There was a fascinating story in Saturday’s “Wall Street Journal,” adapted from the book “How Children Succeed: Grit, Curiosity and the Hidden Power of Character,” by Paul Tough. It posits that cognitive skill is not the key to success, but personality traits…persistence, self-control, curiosity, conscientiousness, grit and self-confidence. In other words, character.
It’s o.k. to let them walk to and from school. Statistics tell us this. The odds of your child being stolen from the schoolyard are essentially nil, unless you’re in a custody dispute with your ex.
Now if the educational institution is miles away, by all means, give your kid a ride. But if not, maybe you should stop holding his or her hand; maybe you should let your kid experience a bit of risk. Since your goal is to have them grow up and be self-sufficient, not only pay the bills and put a roof over their head, but get along when you’re gone.
But parents are not listening. They believe if they don’t hold their kids’ hands, do their homework, pave the way, their children will be left behind.
But nothing could be further from the truth.
I experience persistence every day. People are looking for a ride to the top that we cannot give them, even if we want to. But they lack the remaining personality traits. The e-mails and conversations are always the same, “This is who I am, this is what I’ve done, promote me!” And when I don’t, they double down… “I’ve e-mailed you before, here’s my YouTube clip, it’s getting a lot of traction.” And you click through and it’s got 27 views, or even 27,000… That’s far from a million. Yup, you haven’t gone viral until you’re in seven or eight digits.
These people are one-dimensional, they want success, but there’s no thinking involved.
Curiosity… That’s an interesting concept. Can you analyze why the Kindle Fire will have a hard time competing with the iPad, or do you just look at price, believe what you read in the newspaper? Someone with knee-jerk intelligence will point to the gross sales. Someone who’s curious will come to a conclusion after blending in all the elements.
No one likes those who are inconsiderate. That’s what so many of the people wanting to make it in any industry are today, inconsiderate. And they don’t do well with rejection and frustration. They freak.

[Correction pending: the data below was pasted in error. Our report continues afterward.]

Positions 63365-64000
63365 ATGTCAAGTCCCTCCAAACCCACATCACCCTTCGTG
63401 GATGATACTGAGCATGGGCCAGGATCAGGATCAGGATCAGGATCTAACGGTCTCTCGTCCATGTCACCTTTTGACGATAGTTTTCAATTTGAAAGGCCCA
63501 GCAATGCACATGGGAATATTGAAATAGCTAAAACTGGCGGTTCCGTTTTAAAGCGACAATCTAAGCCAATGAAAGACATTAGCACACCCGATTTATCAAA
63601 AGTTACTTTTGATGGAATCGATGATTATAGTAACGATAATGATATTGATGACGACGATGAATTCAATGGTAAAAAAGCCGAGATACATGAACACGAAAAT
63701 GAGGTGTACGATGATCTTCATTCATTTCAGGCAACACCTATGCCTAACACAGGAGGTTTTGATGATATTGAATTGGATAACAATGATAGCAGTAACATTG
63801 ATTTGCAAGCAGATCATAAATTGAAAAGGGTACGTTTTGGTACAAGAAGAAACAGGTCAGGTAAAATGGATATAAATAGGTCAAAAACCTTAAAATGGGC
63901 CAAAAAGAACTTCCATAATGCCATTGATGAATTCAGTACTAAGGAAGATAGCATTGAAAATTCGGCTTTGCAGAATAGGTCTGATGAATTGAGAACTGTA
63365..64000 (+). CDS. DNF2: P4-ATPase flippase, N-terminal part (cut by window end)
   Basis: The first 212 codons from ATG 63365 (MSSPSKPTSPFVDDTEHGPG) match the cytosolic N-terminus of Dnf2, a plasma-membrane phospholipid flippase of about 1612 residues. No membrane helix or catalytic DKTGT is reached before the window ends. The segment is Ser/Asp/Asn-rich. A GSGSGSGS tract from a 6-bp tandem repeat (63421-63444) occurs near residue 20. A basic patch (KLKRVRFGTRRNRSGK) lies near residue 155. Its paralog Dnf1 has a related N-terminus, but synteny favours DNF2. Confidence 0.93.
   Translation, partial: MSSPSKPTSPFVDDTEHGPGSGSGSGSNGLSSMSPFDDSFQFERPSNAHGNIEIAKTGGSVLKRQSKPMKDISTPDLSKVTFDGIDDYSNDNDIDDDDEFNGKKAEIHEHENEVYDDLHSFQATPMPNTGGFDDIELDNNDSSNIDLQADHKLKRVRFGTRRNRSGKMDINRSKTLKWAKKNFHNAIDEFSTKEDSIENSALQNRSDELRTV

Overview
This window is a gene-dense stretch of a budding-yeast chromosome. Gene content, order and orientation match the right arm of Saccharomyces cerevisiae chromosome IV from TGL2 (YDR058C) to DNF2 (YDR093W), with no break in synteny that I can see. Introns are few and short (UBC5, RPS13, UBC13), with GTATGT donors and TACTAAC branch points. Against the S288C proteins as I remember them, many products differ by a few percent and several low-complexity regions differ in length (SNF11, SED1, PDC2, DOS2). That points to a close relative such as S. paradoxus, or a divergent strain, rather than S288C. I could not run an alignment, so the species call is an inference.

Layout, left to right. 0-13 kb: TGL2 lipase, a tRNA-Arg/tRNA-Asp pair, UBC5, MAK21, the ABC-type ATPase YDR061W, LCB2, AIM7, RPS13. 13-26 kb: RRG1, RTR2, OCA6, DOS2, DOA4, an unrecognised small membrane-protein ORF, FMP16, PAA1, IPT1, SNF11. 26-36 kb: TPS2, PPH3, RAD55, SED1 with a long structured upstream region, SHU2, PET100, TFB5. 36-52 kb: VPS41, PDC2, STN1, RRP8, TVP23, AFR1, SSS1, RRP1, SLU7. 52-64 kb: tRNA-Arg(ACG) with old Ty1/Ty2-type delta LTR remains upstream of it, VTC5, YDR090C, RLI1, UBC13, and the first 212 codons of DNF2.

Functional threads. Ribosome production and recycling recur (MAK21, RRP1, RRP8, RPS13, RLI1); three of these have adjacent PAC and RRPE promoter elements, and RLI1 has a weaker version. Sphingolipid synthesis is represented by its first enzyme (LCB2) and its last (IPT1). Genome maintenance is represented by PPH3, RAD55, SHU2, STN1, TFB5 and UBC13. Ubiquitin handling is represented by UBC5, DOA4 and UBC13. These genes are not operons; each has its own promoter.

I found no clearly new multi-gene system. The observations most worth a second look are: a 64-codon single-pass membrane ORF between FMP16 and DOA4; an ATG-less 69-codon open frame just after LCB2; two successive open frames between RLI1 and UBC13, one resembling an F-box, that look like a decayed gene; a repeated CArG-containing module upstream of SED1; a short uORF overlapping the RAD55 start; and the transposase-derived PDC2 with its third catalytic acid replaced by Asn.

So if you think lining up trophies, diplomas from the best schools and your parents’ network of friends, is the key to success, you’re sorely mistaken.
It all comes down to you.
Seems like the people we hate are inconsiderate. That’s how they got their jobs.
I can easily address musicians and the rock stars topping the chart. Spend a few minutes with them and you’ll be mesmerized. Sure, their music is good, but they’ve got a way of drawing you to them, of getting you to do their work for them. These are the keys to success, much more than practicing.
In other words, rehearse for 10,000 hours and you probably won’t make it.
Have a three-dimensional life, know how to negotiate personal relationships, and you might.
That’s why so few of the music industry titans have college degrees. They couldn’t play the game. They thought it was stupid. Sure, you need a law degree to practice law and a medical degree to practice medicine, but in entertainment there are no obvious steps, you fly by the seat of your pants. You’ve got to have the gift of gab and grit.
The research was done with by studying the GED, the high school equivalency test. Yes, it turns out that the people passing the GED were as smart as those who went to high school, but they had a mere fraction of the success. Because you learn something in school. How to navigate the system, how to make friends, endure hardship, get along. That’s the negative to home schooling. You might get a great education from your mom, but that doesn’t mean you’ll become a success. Just like online courses will not replace the college experience. Because most of what you learn is outside the classroom.
We’ve got a country of empty vessels. Stuart Smalleys (Saturday night live character). Who believe if they’re relentlessly persistent, success is their due.
But that turns out to be untrue.
Success is about you more than what you’re selling.
Instead of spending all that time holed up with an instrument, become inspired by reading about subjects foreign to success, whether it be the Galapagos or economic policy or polling. That’s where you’ll get your inspiration, not from watching hours of “X Factor.”
There’s a reason they call it the boob tube.
Sure, there’s good stuff on TV, but you’re not gonna make it if you’re a boob.
Have a look:
“Opting Out of the ‘Rug Rat Race’: For success in the long run, brain power helps, but what our kids really need to learn is grit”: http://on.wsj.com/RuHXKc